Monday, 25 February 2013

One big no-no

The number of people employed in Scotland has just gone down, we have a huge youth unemployment issue, we have a lack of affordable homes and we are about to see a large number of people trying to downsize to avoid a housing benefit cut due to under-occupancy but the SNP is getting ready to welcome a potentially huge influx of Romanians and Bulgarians with open arms and they don't seem to have any contingency plans to cope if, as seems very likely, the numbers exceed even the most liberal estimate. If any further evidence was needed to prove that our Government is stark, staring mad, this is it. OK, so we can probably house them in all the larger council houses vacated by Scots who can't pay for them any more, but what about schools, medical practices, dentists etc, etc, etc? And what about all the Scots who find they can't get a job because they are all taken by Eastern Europeans? What are they supposed to do? This is not just a few skilled immigrants, which we need, or some temporary unskilled immigrants doing menial agricultural work which we don't want to do. We could be talking millions of people in the space of a few months and we have absolutely no control over it while we remain part of the EU. One very good reason to vote NO to independence and NO to the EU.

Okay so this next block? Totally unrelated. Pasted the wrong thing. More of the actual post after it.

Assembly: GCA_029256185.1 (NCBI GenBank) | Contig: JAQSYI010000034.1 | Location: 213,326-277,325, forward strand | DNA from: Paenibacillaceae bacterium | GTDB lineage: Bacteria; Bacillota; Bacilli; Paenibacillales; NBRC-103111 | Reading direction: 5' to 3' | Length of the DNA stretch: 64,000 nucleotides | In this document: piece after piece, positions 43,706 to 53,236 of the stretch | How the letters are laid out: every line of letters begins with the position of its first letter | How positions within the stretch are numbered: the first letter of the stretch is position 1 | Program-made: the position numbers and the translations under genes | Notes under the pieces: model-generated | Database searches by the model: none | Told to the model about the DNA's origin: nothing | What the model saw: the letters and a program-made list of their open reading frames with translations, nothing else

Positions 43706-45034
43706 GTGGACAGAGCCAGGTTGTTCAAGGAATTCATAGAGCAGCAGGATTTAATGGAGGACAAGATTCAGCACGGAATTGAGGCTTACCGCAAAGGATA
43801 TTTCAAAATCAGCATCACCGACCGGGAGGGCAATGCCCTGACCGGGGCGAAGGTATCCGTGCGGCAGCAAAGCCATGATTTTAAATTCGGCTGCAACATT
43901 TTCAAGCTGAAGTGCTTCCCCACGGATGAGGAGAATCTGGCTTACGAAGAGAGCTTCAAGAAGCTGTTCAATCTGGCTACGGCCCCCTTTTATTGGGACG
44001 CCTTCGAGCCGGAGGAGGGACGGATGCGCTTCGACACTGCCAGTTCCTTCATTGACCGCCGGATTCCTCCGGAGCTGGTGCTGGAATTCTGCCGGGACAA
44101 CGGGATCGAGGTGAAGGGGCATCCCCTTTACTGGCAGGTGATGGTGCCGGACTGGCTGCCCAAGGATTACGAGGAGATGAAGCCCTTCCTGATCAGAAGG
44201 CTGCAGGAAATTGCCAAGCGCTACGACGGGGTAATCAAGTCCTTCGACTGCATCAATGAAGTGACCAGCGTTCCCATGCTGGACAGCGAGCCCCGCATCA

Sunday, 24 February 2013

The Scottish Tories get it